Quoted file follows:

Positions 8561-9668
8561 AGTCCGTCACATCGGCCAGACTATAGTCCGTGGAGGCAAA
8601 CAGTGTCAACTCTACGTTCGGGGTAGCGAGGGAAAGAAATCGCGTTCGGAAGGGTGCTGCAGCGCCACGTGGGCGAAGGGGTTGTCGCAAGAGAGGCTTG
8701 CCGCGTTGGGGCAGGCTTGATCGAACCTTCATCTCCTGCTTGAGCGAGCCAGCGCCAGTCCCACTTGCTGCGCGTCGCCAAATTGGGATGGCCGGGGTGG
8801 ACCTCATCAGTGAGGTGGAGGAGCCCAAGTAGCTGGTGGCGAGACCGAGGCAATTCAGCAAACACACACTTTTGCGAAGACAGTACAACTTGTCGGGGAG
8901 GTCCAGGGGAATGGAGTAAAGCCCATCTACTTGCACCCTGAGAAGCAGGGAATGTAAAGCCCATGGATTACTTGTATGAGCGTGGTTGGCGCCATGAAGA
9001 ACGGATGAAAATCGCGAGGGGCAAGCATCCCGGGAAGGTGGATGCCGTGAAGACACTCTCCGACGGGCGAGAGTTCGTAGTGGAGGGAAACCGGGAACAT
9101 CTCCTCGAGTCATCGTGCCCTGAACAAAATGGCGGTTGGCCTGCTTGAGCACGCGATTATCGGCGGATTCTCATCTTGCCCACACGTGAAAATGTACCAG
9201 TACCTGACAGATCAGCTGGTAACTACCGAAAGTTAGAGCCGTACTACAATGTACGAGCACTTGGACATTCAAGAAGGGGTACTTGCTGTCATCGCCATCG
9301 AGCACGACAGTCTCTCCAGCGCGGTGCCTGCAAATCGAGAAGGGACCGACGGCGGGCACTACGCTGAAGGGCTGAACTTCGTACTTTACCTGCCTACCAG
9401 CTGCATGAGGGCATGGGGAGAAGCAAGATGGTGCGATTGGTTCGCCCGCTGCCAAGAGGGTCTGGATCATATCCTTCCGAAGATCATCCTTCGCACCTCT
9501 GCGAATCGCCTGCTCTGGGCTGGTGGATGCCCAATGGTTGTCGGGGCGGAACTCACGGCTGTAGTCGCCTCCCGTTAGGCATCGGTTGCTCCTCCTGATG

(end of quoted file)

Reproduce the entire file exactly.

Positions 8561-9668
8561 AGTCCGTCACATCGGCCAGACTATAGTCCGTGGAGGCAAA
8601 CAGTGTCAACTCTACGTTCGGGGTAGCGAGGGAAAGAAATCGCGTTCGGAAGGGTGCTGCAGCGCCACGTGGGCGAAGGGGTTGTCGCAAGAGAGGCTTG
8701 CCGCGTTGGGGCAGGCTTGATCGAACCTTCATCTCCTGCTTGAGCGAGCCAGCGCCAGTCCCACTTGCTGCGCGTCGCCAAATTGGGATGGCCGGGGTGG
8801 ACCTCATCAGTGAGGTGGAGGAGCCCAAGTAGCTGGTGGCGAGACCGAGGCAATTCAGCAAACACACACTTTTGCGAAGACAGTACAACTTGTCGGGGAG
8901 GTCCAGGGGAATGGAGTAAAGCCCATCTACTTGCACCCTGAGAAGCAGGGAATGTAAAGCCCATGGATTACTTGTATGAGCGTGGTTGGCGCCATGAAGA
9001 ACGGATGAAAATCGCGAGGGGCAAGCATCCCGGGAAGGTGGATGCCGTGAAGACACTCTCCGACGGGCGAGAGTTCGTAGTGGAGGGAAACCGGGAACAT
9101 CTCCTCGAGTCATCGTGCCCTGAACAAAATGGCGGTTGGCCTGCTTGAGCACGCGATTATCGGCGGATTCTCATCTTGCCCACACGTGAAAATGTACCAG
9201 TACCTGACAGATCAGCTGGTAACTACCGAAAGTTAGAGCCGTACTACAATGTACGAGCACTTGGACATTCAAGAAGGGGTACTTGCTGTCATCGCCATCG
9301 AGCACGACAGTCTCTCCAGCGCGGTGCCTGCAAATCGAGAAGGGACCGACGGCGGGCACTACGCTGAAGGGCTGAACTTCGTACTTTACCTGCCTACCAG
9401 CTGCATGAGGGCATGGGGAGAAGCAAGATGGTGCGATTGGTTCGCCCGCTGCCAAGAGGGTCTGGATCATATCCTTCCGAAGATCATCCTTCGCACCTCT
9501 GCGAATCGCCTGCTCTGGGCTGGTGGATGCCCAATGGTTGTCGGGGCGGAACTCACGGCTGTAGTCGCCTCCCGTTAGGCATCGGTTGCTCCTCCTGATG